Normally I would post a review of a Doctor Who episode on Geekers Keep. However, given how political the episode was, I decided it would be a better choice to respond through Politicoid.
I certainly liked elements of the show. It had a fear element that was similar to that found in Silence in the Library. The interplay between the Doctor, Bill, and Nardole was also quite good, and the price the Doctor paid during the episode should move the plot forward quite a bit. But there was so much that was wrong with the episode, from a political standpoint.
I am going to start with the part that I did not mind too much. The show poked fun at racism, in a good way. It took Billy, a black character, who during our time would have likely experienced racial prejudice in our time, and threw it back around by having her on the other end of things with Dahh-Ren. The writers even poked fun with the phrase “some of my best friends are blue-ish,” spoken by Nardole. These are all great ways to poke at the stupidity of racism. However, ironically enough, they kill of the “blue guy.” So when it comes down to it, the token blue guy was offed.
Now for the part that really ticked me off: the capitalism bashing. This kind of attack on capitalism is in no way new. Consider the anti-corporatist/anti-capitalist bashing spewed by Avatar, which ironically drew in massive profits for its capitalist producers. But consider this. In the twisted reality constructed by the Jamie Mathieson, the writer of “Oxygen,” it is apparently easier and less costly to program a bunch of suits to kill off the crew, hoping that no one will survive, ignoring the bad publicity of an “accident” of that nature, insurance costs, etc, than it would be to simply fire the crew.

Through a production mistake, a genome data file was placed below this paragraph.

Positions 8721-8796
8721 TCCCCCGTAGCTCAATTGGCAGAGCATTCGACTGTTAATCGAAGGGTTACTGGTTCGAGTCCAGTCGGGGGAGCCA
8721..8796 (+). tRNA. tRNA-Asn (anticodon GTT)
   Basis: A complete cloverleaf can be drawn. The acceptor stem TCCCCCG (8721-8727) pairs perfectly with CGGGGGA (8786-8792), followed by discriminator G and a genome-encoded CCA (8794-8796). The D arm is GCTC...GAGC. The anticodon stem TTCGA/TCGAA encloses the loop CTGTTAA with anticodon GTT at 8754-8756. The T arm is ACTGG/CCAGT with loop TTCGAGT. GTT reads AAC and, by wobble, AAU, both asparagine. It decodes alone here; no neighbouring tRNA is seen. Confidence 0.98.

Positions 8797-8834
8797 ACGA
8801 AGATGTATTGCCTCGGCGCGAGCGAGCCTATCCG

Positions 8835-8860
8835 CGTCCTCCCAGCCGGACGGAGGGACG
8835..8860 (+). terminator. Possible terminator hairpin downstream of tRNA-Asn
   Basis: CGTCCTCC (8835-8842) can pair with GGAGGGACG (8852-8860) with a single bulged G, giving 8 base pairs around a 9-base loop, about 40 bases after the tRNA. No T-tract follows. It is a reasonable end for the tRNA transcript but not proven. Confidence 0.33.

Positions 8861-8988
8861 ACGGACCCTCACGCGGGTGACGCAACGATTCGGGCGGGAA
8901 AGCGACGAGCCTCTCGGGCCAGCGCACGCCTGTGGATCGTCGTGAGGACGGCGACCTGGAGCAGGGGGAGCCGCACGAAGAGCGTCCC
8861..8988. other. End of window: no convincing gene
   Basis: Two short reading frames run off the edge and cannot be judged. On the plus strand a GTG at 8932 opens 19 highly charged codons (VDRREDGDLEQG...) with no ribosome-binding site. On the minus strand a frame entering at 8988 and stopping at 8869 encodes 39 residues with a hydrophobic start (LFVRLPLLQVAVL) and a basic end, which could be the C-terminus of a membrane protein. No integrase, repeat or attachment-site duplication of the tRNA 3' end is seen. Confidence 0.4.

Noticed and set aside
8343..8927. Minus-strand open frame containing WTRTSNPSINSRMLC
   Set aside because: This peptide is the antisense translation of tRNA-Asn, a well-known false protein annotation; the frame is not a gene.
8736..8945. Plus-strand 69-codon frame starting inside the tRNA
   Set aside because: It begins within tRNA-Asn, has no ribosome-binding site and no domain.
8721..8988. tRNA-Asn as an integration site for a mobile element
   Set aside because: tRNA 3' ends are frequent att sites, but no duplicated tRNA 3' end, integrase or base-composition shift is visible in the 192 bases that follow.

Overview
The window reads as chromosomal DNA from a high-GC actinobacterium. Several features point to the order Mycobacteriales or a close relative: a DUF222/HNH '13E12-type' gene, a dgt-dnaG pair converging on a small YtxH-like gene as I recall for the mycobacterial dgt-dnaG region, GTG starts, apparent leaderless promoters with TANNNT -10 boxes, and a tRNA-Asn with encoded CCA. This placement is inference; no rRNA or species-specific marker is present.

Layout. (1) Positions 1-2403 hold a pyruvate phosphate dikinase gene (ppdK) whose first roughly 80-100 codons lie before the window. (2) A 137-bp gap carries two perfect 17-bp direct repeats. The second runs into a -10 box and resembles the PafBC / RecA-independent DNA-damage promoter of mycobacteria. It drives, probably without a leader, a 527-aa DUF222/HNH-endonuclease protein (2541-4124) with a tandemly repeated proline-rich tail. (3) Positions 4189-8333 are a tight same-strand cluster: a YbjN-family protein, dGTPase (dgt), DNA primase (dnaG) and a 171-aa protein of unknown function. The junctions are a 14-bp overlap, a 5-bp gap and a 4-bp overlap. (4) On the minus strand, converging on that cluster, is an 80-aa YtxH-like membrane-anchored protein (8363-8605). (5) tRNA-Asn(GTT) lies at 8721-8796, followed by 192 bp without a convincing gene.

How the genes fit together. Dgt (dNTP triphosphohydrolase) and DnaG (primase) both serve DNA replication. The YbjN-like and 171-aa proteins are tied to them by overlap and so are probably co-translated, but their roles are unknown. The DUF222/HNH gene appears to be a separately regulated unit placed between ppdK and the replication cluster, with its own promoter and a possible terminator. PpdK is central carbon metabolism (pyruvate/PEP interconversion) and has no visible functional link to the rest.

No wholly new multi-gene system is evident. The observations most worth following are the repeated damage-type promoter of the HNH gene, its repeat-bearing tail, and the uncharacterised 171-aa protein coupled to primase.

Furthermore, contrary to popular belief, capitalism is not simply an attempt to maximize profit as quickly as possible, and at any cost. There are many types of capitalism. For a while, corporations in the United States were actually forced to think of the shareholders over all else. That is because the courts ruled that the primary fiduciary responsibility of a corporation was to its shareholders. However, even then, many corporations focused on wealth maximization and long term growth, over immediate profits.
But the United States has finally allowed corporations to have a different primary focus. Public benefit corporations are allowed to focus on their mission statement first, and worry about the shareholders second. In this way, there is no violation of fiduciary responsibility. But this is still capitalism.
While I wanted to like the episode more, the constant bashing of capitalism just gave me a head ache. It took away from the story. While the solution to escaping would have been different had the anti-capitalist element not been in the plot, most of the story would have remained unaffected. Therefore I can at most give this episode 5/10. And the fact that I had to place this review on my political blog, rather than on my geek blog, due to the overly political nature of the episode, is just annoying. Interestingly, BBC itself takes advantage of capitalism, through its BBC Worldwide corporation. The corporation made a profit of £948.1m in 2014. While it is true that BBC itself is non-profit, the fact that it relies on an institution that amasses significant profits, while simultaneously bashing capitalism is rather disgusting, throw in the fact that they messed up with the “token blue” character makes me really want to give the episode a 4/10.